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On Mon, 21 Nov 2005, Jon IV Thompson Coon wrote:
> - not allowing two allied bishops on the same colour (oh, HOW?)
Theoretically one side may have up to nine bishops on the same color
> - making sure every other square on the board is going to be black
> (this i'm fighting with, and giving up)
If you have an integer coordinate system, then color of square is
determined by whether the sum of the coordinates is odd or even.
> So there is either the possibility of forcing the whole board to be present
> in the document or the more sensible method of just presenting the pieces
> with their coordinates. Unfortunately I'm required to do it the first way
> unless i can somehow mathematicise within the schema to force the b/w grid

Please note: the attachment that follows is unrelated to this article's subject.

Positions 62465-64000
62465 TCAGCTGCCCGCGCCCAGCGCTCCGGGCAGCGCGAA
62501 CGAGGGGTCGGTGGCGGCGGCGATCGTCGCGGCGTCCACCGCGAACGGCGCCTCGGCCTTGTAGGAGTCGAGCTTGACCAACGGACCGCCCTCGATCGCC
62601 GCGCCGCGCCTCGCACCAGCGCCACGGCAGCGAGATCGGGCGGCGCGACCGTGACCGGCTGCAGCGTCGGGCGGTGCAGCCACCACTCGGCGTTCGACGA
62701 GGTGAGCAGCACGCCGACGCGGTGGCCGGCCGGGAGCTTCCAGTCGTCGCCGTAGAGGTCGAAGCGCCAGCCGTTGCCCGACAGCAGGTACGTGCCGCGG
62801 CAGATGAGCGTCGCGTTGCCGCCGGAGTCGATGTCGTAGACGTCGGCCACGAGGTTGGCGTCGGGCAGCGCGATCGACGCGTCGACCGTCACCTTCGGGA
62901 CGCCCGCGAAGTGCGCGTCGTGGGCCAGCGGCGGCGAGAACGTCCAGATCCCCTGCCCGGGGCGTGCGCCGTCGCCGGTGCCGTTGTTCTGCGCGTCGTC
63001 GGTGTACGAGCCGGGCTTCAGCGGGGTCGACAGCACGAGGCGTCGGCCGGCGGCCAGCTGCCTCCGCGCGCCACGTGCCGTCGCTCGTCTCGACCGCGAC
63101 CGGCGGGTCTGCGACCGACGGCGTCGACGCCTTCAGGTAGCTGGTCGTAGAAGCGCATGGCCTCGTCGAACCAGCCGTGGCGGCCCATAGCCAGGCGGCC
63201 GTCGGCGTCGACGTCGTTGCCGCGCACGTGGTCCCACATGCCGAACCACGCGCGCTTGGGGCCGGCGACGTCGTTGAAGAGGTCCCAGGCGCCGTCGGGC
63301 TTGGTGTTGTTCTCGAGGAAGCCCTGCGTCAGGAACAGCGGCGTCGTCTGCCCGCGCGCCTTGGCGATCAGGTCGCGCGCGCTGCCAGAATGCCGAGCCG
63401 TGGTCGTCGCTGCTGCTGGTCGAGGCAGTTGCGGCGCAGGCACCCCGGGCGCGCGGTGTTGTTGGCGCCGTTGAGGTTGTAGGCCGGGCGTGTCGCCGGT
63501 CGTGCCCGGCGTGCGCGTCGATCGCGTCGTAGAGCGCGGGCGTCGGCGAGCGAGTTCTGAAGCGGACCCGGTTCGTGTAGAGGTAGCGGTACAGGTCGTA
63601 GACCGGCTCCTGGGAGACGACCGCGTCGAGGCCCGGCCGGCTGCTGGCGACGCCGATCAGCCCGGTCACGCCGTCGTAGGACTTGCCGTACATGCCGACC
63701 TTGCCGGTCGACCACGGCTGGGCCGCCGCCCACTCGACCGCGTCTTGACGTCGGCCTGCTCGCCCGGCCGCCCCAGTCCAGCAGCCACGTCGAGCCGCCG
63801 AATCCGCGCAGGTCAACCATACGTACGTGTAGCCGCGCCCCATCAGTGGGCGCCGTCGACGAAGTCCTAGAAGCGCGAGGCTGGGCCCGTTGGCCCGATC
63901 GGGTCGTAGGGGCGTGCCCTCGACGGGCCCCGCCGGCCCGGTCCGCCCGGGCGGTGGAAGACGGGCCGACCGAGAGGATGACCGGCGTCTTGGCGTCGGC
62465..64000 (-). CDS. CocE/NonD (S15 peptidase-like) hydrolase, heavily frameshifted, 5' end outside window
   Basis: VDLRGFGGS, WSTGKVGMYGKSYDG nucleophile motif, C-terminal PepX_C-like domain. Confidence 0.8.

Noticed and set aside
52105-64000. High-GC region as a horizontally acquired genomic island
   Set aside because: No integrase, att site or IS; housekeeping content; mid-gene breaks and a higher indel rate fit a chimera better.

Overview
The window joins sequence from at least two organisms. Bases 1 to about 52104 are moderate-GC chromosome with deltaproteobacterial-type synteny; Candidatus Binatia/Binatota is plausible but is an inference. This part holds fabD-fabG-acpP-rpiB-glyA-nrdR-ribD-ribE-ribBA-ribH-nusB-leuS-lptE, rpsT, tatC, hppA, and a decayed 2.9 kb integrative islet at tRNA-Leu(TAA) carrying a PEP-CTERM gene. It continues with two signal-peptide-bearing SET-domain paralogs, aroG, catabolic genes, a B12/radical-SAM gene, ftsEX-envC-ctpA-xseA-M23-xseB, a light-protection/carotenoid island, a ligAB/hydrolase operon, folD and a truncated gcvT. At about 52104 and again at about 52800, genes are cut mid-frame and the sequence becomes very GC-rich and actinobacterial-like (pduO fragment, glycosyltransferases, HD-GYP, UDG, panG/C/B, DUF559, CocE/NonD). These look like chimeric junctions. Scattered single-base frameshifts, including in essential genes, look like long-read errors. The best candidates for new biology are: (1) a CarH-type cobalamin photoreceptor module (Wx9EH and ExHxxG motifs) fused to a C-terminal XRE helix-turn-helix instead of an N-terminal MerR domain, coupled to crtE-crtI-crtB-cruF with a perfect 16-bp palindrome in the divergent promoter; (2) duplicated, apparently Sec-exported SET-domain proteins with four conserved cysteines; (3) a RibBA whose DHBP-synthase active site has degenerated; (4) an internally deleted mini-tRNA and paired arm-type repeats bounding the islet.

> unto the creator of the xml document?
It seems an odd project, akin to using a hammer to take a stain out of a
rug. There are a number of standard and compact ways to represent a legal
chess position, all of them condense the information conveyed since most
of what you are trying to encode is implied by the guarantee that "this is
a legal chess position". Any of the standard methods would be easy to
encode in XML. There is plenty of free chess software that could be used
as pre- or post- processors to validate the legality of the position.
Why reinvent the wheel? Given that there are international ASCII-based
standards, why use XML at all?
You may have reasons beyond your control that force you to use this kind
of solution in your circumstances; in which case, I sympathize.